Cultural differences in the relations between expressive flexibility and life satisfaction over time

Jen Ying Zhen Ang, William Tsai

Research output: Contribution to journalArticlepeer-review


Background: Expressive flexibility refers to the ability to assess situational demands and adjust one’s emotion expressions via enhancement or suppression. It has been associated with lower levels of depressive and anxiety symptoms and greater social acceptance. These relationships, however, have not yet been examined across cultures—where prior research has found cultural differences in norms on emotion displays and their associations with mental health. This study examined expressive flexibility across three cultural groups and their associations with life satisfaction and depressive symptoms over time. Methods: 276 first-year college students (146 Asian American, 71 European Americans, and 62 Latinx Americans) completed two online surveys during the first (T1) and thirteenth week (T2) of the Fall 2020 academic semester. Results: Results revealed no significant cultural group differences in the ability to enhance or suppress emotions. However, we found a significant ethnicity x enhancement ability interaction in predicting T2 life satisfaction, controlling for T1 life satisfaction, age, gender, and emotion regulation frequency. Specifically, greater ability to enhance one’s emotions was significantly associated with higher life satisfaction over time among Asian Americans, but not for European Americans and Latinx Americans. Discussion: Our findings illustrate the importance of not looking just at cultural group differences in the levels of expressive flexibility, but also at the associations between expressive flexibility and mental health.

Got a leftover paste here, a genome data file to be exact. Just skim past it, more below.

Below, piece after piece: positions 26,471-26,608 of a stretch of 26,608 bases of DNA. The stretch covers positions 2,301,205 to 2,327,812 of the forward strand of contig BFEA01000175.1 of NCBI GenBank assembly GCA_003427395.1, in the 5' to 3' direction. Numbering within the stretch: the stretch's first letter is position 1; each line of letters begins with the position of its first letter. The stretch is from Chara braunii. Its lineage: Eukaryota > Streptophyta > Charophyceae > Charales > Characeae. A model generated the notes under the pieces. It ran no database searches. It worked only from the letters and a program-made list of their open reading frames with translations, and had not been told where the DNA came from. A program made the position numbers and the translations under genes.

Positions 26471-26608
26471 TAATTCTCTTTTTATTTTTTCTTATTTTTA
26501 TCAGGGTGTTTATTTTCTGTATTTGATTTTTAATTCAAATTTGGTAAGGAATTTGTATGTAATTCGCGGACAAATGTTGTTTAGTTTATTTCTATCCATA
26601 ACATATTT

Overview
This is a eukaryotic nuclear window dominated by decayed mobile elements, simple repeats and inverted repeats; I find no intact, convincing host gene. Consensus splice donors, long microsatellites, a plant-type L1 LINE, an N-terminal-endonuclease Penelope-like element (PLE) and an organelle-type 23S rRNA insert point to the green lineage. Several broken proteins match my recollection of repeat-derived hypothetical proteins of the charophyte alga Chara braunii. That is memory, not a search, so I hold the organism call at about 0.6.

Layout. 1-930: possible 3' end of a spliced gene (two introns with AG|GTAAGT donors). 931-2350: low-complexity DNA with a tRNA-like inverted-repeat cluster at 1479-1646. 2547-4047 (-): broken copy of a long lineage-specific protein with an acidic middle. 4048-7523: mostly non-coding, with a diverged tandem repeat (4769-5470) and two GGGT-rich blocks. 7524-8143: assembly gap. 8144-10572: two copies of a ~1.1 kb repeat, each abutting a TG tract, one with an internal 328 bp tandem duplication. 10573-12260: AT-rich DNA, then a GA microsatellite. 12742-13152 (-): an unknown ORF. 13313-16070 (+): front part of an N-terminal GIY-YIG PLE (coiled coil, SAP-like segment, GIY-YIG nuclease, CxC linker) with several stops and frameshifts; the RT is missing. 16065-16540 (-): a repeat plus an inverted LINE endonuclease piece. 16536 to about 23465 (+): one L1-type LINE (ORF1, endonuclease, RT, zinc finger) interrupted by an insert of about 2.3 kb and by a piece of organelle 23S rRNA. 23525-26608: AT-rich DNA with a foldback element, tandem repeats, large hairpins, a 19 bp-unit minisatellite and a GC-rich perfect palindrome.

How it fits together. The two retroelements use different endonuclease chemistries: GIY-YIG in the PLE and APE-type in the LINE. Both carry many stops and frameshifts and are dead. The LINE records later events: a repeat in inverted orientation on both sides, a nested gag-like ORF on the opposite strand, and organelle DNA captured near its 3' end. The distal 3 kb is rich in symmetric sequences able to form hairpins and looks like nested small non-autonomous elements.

Original languageEnglish (US)
Article number1204256
JournalFrontiers in Psychology
StatePublished - 2023


  • culture
  • emotion
  • expressivity
  • flexibility
  • life satisfaction

ASJC Scopus subject areas

  • General Psychology


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